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Could your Trip to the Cape Give you Lyme Disease? What Scientists are Working on To Help.

There is no doubt that many of you will be heading to the beaches of Martha’s Vineyard, Nantucket, and the Cape very soon. The promise of warmer weather brings out the desire to start packing up the car almost instantly. Along with a high rate of tourist infestation, these areas also show the highest rate of Lyme disease infection in Massachusetts.

The Boston Globe reports that between 2010 and 2014 a small town on Martha’s Vineyard named Chilmark ranked 1st with 1,316 cases per 100,000 people. Nantucket came in second with 598 Lyme cases out of 100,000, and there were other areas in the Cape and surrounding Islands that ranked high as well. Not to say that Lyme Disease prevention doesn’t stay on everyone’s minds across the entire state, “Worcester and Middlesex counties have seen sharp increases in Lyme rates in recent years,” but the Coast continues to lead the pack. Dr. Gerald Yukevich of Vineyard Medical Care says that of the 60 or more patients he may treat on a summer day, 8 or 9 are often cases of Lyme Disease. That’s 8 or 9 EACH DAY.

Can We Change Lyme Disease Numbers for Good?

So what do we do? The ticks are out there. The deer are out there. We don’t want to close ourselves inside during the best weather of the year. Dick Johnson is a biologist working with the tick-borne illness prevention program, sponsored by six of the Island towns’ boards of health. He believes that the way to lower the cases of Lyme disease is to decrease the population of deer. This concept of “culling” the deer population seems to have a high level of doubters. Without almost complete elimination there will be little effect on the spread of disease according to Kiersten Kugeler, and epidemiologist for the CDC.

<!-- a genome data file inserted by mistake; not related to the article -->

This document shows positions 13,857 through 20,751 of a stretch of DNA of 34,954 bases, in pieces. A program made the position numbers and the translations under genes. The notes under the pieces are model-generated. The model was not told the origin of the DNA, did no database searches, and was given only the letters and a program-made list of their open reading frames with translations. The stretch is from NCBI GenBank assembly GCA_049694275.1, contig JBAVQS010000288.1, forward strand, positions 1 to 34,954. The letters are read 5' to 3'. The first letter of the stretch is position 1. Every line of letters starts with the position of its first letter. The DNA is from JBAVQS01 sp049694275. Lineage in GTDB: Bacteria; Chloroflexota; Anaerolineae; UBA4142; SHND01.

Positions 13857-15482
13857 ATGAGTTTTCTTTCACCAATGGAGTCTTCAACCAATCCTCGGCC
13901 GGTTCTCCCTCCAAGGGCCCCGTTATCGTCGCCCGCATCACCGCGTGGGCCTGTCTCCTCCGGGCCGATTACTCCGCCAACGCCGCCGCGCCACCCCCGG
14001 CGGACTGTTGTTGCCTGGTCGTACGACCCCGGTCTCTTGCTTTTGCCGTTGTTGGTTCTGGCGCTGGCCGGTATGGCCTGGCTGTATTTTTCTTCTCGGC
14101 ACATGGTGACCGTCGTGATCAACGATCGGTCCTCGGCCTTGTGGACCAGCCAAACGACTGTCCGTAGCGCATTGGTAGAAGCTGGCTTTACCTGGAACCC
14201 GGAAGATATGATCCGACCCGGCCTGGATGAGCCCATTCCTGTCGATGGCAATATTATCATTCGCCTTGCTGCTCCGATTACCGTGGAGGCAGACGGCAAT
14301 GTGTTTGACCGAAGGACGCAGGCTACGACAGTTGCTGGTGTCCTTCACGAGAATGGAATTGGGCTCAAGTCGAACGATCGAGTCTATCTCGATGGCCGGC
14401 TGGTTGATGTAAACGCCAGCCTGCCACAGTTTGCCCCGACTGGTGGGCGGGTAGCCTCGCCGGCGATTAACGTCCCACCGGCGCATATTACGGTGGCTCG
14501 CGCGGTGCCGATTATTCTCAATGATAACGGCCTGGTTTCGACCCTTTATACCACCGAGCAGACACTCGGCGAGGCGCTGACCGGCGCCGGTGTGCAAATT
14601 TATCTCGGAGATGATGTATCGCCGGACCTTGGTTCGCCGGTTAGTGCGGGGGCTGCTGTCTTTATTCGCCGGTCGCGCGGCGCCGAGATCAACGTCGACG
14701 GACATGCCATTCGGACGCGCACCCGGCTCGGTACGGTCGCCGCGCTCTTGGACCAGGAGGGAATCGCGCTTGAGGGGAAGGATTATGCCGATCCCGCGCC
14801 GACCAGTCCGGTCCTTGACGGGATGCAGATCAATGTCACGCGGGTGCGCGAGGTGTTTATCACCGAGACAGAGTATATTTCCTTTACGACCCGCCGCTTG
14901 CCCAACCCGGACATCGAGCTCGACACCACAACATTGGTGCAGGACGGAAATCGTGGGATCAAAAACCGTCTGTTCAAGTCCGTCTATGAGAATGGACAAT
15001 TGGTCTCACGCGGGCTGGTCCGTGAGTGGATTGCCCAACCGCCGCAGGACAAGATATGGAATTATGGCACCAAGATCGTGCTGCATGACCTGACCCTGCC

Mice Transmit Lyme to the Ticks

There is another idea out there. What if the weak link is the mouse? In their earlier stages, ticks often feed on mice before they latch onto and might infect larger mammals…meaning us. The mice are the perfect host for these smaller, younger ticks and they are also the carrier of Lyme disease. So the process is this: the larvae stage tick latches onto a mouse to feed, contracts Lyme disease, molts into a nymph tick ready to spread the disease to us and our pets. Biologist Kevin Esvelt believes that if we can genetically modify the mice so that they cannot contract Lyme disease, then we can stop it from spreading. Esvelt proposes that mice be genetically altered to either be resistant to Lyme disease or to tick bites. His lab at MIT leads the country in this type of gene altering research. This proposal would be many years in the making and, as with all scientific research, has its opponents. At Mosquito Squad of Chelmsford & Cambridge we will be watching with high hopes to see where this research goes.

Using Mice is Very Effective in Current Lyme Disease Prevention Methods

Our tick tube system uses the instincts of mice and their nesting habits to control ticks within your yard. Within our system, twice yearly we place our biodegradable tick tubes filled with treated cotton in strategic areas of your property. The mice will take this cotton material and use it for bedding in their nests. While not harmful to the mice, the treated cotton will eliminate ticks that come to the mice for their next blood meal. Stopping ticks in early life stages prevents the threat of disease to your family, not only this year but in future years as well. Call us today to schedule an appointment at (978) 381-4028!

And when you’re on vacation, enjoying untreated areas, be sure to familiarize yourself with all of TickEncounter’s tick safety tips.